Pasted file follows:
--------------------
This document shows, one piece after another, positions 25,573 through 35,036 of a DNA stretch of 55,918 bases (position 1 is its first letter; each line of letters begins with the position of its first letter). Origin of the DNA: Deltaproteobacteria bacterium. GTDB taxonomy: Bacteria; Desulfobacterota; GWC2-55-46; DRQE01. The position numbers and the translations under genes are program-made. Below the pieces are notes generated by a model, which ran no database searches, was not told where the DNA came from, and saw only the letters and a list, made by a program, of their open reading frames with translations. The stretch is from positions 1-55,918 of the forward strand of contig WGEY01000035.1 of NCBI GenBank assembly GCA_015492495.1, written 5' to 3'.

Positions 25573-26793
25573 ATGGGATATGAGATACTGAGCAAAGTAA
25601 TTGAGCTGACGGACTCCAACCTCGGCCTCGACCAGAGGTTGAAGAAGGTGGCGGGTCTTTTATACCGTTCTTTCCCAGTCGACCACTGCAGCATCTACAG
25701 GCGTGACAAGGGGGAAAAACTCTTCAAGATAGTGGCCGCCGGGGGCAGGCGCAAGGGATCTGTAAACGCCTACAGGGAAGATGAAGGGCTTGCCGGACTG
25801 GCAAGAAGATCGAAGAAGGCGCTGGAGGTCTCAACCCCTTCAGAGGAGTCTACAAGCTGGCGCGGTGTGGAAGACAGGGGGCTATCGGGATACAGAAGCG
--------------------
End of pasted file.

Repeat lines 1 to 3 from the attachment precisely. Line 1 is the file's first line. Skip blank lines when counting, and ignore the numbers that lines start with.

This document shows, one piece after another, positions 25,573 through 35,036 of a DNA stretch of 55,918 bases (position 1 is its first letter; each line of letters begins with the position of its first letter). Origin of the DNA: Deltaproteobacteria bacterium. GTDB taxonomy: Bacteria; Desulfobacterota; GWC2-55-46; DRQE01. The position numbers and the translations under genes are program-made. Below the pieces are notes generated by a model, which ran no database searches, was not told where the DNA came from, and saw only the letters and a list, made by a program, of their open reading frames with translations. The stretch is from positions 1-55,918 of the forward strand of contig WGEY01000035.1 of NCBI GenBank assembly GCA_015492495.1, written 5' to 3'.

Positions 25573-26793
25573 ATGGGATATGAGATACTGAGCAAAGTAA